This post is longer than most. You’ve been warned.
Today’s story verges on the tabloid-esque. Still, it includes a helpful reminder on the scope of the so-called “self-defense” exception to a lawyer’s duty of confidentiality.
In May, I posted Judge orders Drew Peterson’s former lawyer not to disclose information about Peterson’s missing ex-wife. Peterson is a former police officer who gained national attention in 2007 when his fourth wife, Stacy Peterson, disappeared. Stacy has never been found.
Stacy’s disappearance refocused attention on the 2004 death of Kathleen Savio, Drew’s third wife. Kathleen’s death was originally ruled an accident. Then, after Stacy’s disappearance, Kathleen’s body was exhumed. Following a forensics examination, the cause of death was changed to homicide.
In 2012, a jury convicted Drew of the premeditated murder of Kathleen. He was sentenced to 38 years in prison. .
Joel Brodsky represented Peterson at trial. Earlier this year, Peterson filed a petition for post-conviction relief. Among other things, the petition alleges that Brodsky lied about his experience handling murder cases, failed to provide effective assistance of counsel during the trial, and threatened to withdraw if Peterson testified. Shortly after the PCR was filed, and as reported here, Brodsky told WGN Investigates that “maybe it’s time” to reveal Stacy’s whereabouts. Brodsky added:
- “It’s something that weighs on my conscience. I would never do anything that would hurt a former client, but he’s in prison, he’s never getting out. So, if he’s a man, he’d say ‘I’m done, here’s what happened,’ so people can have closure.”
Brodsky went on:
- “I know everything about both of his wives – everything. I feel bad about Drew still not taking responsibility and Stacy still being missing. I’m thinking about maybe revealing what happened to Stacy and where she is.”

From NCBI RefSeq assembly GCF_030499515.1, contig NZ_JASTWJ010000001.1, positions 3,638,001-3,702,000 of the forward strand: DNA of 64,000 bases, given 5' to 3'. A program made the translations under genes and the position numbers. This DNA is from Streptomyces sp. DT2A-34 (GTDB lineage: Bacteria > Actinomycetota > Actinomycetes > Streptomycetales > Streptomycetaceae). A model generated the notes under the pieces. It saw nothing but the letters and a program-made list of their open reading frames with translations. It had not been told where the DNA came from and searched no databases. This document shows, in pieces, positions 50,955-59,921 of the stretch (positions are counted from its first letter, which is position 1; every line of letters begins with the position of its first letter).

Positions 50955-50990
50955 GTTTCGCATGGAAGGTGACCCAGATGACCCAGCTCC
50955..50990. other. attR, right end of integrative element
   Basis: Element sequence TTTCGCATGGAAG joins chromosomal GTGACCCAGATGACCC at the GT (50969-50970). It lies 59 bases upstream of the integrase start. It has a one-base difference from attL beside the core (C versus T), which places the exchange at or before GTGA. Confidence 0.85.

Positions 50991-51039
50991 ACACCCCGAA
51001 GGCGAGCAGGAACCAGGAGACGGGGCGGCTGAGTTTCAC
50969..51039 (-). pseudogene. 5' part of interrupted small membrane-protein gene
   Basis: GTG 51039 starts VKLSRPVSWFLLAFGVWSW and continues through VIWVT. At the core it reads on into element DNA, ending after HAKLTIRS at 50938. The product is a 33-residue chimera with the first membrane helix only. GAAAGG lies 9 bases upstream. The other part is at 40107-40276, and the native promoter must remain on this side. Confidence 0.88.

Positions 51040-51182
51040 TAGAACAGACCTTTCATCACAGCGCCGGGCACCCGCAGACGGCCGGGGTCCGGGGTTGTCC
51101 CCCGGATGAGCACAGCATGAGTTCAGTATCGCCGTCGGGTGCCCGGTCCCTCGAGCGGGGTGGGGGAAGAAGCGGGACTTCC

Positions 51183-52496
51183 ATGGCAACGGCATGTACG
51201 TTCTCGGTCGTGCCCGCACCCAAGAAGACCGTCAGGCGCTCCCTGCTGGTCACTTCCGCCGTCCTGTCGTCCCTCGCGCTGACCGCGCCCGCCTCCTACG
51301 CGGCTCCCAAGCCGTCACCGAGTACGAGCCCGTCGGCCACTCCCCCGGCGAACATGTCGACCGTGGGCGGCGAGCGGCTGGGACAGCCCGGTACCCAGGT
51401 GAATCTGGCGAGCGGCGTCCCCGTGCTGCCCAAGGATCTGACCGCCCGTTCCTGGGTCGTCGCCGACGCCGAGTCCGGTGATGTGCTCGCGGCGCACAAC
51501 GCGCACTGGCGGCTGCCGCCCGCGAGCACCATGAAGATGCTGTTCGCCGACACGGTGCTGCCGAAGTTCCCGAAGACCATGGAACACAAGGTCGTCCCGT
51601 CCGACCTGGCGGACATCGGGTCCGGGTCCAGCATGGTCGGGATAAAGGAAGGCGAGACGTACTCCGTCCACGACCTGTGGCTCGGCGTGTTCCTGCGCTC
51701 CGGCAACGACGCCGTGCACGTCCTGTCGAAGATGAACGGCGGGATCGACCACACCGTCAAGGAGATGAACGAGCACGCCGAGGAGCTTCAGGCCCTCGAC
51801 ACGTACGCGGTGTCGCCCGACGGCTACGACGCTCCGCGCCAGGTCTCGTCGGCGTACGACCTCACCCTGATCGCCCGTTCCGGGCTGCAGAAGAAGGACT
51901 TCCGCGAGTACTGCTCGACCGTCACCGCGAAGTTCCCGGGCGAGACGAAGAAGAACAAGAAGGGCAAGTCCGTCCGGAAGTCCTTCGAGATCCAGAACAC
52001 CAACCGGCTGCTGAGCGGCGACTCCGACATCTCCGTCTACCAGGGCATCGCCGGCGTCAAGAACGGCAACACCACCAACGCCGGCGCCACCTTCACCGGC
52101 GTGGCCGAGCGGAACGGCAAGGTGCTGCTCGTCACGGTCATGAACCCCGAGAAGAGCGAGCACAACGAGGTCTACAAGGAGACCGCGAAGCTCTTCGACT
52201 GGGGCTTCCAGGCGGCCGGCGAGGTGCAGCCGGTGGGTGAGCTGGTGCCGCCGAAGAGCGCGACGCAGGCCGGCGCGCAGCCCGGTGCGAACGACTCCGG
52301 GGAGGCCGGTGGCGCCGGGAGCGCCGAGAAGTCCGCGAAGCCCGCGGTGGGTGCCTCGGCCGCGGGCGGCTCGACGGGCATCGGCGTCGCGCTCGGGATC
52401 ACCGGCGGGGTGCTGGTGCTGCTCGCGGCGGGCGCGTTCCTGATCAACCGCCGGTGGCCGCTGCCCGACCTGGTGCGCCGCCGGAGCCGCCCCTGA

Peterson’s lawyer requested an order prohibiting Brodsky from revealing the information. A judge granted the order, stating “[t]his may be the most vile crime in the U.S. but [defendants] still have a right to speak in confidence with their attorney.”
Unsurprisingly, Brodsky appealed. He raised both procedural and substantive arguments. Last week, the appellate court affirmed the lower court’s ruling. WGN9 and the ABA Journal have coverage. The opinion includes references to the Rules of Professional Conduct. I’m going to focus on the court’s analysis of the confidentiality rule.
Brodsky argued Peterson’s allegation of ineffective assistance of counsel constituted a waiver of the attorney-client privilege that allowed Brodsky to respond. In support, he cited to Rule 1.6(b)(5) of the Illinois Rules of Professional Conduct. The rule is identical to Vermont’s Rule 1.6(c)(4). Both permit disclosure of otherwise confidential information when a lawyer reasonably believes that disclosure is necessary:
- “to establish a claim or defense on behalf of the lawyer in a controversy between the lawyer and the client, to establish a defense to a criminal charge or civil claim against the lawyer based upon conduct in which the client was involved, or to respond to allegations in any proceeding concerning the lawyer’s representation of the client.”